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Impact of laryngopharyngeal reflux on subjective and objective voice assessments: a prospective study

Impact of laryngopharyngeal reflux on subjective and objective voice assessments: a prospective study

Laryngopharyngeal reflux (LPR) is the back flow of gastric contents into the laryngopharynx where it comes in contact with the tissues of the upper aerodi- gestive tract [1]. It concerns 4 to 10 % of patients who seek Ear Nose Throat (ENT) consultation and 1 % of patients in primary care practice [2–4]. The most common symptoms reported are globus sensation (88 %), throat clearing (82 %), and voice disorders such as hoarseness (79 %) [5, 6]. Heartburn accounts for less than 40 % of cases, whereas esophagitis concerns only 25 % of LPR patients [7, 8]. The major etiologic factor for hoarseness of more than 3 months duration is LPR, with a prevalence of 55 to 79 % in hoarse pa- tients [9–11]. In comparison with healthy subjects, LPR patients often reported abnormal subjective voice characteristics such as musculoskeletal tension, hard glottal attack, glottal fry, vocal forcing, forcing sensa- tions, clamping, vocal fatigue, prolonged voice warm- up time, and restricted tone placement [12–14]. LPR signs include posterior commissure hypertrophy (89 %), vocal fold edema (79 %), hyperemia (79 %), and diffuse laryngeal edema (76 %) 5 . This clinical entity considerably affects patients’ quality of life by reducing the speaker’s communicative effectiveness [2, 15]. Specifically, LPR is related to 50 to 78 % of the popula- tion with voice complaints and 91 % of voice disorders in the elderly [16–18]. Based on these voice disorders, many authors have used acoustic parameters as out- comes of medical treatment efficacy in LPR patients or in LPR patients with hoarseness, but results are mixed and controversial among studies [19–21]. Undoubt- edly, some observe improvements of some acoustic parameters values [20, 21], and others refute these results [22, 23]. These varied results do not help the understanding of the pathophysiological mechanisms underlying hoarseness in LPR patients. Specifically, some authors suggested that vocal fold edema may be the main sign responsible for irregular vocal fold vibration leading to hoarseness [13], whereas other suspected mechanisms include dryness, keratosis, thickening of the epithelium, ulcerative lesions and alterations of the Reinke space [24].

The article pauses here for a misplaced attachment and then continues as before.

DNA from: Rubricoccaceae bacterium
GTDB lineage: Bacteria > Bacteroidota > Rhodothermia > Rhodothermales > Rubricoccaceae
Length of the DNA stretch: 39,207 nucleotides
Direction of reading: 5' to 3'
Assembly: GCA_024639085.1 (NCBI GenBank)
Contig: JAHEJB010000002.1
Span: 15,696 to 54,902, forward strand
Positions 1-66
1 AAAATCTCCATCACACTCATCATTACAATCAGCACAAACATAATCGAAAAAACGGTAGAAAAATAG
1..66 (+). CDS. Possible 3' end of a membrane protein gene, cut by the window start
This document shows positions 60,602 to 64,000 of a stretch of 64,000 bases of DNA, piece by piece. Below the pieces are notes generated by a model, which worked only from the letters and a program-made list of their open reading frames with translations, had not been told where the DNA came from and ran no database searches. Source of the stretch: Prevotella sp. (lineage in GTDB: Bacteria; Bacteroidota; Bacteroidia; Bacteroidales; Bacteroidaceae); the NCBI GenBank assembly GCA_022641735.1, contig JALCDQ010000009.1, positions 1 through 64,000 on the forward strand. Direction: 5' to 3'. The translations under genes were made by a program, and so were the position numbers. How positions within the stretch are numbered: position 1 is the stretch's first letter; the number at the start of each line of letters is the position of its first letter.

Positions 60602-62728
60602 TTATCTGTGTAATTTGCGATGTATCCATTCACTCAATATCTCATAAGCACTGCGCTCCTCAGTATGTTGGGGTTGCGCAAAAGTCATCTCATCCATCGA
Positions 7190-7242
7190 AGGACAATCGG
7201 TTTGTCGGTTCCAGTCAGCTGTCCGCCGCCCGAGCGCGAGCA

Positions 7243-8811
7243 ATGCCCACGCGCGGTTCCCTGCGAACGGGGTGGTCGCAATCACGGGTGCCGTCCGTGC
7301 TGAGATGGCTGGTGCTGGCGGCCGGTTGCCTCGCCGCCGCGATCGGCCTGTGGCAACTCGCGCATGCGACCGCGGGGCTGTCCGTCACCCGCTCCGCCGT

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Aerodynamic Analysis Of Voice In Persons With Laryngopharyngeal Reflux

Aerodynamic Analysis Of Voice In Persons With Laryngopharyngeal Reflux